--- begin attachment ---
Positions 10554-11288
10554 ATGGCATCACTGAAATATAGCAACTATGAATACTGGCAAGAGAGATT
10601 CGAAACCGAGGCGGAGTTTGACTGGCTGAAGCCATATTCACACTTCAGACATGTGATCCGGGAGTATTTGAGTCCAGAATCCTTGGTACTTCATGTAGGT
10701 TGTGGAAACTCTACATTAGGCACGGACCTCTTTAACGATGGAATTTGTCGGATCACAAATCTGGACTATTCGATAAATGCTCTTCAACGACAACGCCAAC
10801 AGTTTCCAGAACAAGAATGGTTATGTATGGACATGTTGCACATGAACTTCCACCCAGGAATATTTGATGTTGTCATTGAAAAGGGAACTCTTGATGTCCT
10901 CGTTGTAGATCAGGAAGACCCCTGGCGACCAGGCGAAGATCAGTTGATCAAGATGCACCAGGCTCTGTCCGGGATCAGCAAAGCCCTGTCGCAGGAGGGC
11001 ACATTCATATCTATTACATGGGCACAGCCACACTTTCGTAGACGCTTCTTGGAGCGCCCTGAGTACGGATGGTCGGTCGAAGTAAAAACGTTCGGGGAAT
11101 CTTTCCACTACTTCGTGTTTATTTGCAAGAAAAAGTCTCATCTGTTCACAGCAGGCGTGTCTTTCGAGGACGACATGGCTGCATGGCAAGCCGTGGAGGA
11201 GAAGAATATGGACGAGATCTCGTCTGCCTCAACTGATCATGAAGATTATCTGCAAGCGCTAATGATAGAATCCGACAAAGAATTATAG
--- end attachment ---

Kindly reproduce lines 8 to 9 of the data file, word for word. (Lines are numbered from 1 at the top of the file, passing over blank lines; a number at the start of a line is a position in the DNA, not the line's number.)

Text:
11101 CTTTCCACTACTTCGTGTTTATTTGCAAGAAAAAGTCTCATCTGTTCACAGCAGGCGTGTCTTTCGAGGACGACATGGCTGCATGGCAAGCCGTGGAGGA
11201 GAAGAATATGGACGAGATCTCGTCTGCCTCAACTGATCATGAAGATTATCTGCAAGCGCTAATGATAGAATCCGACAAAGAATTATAG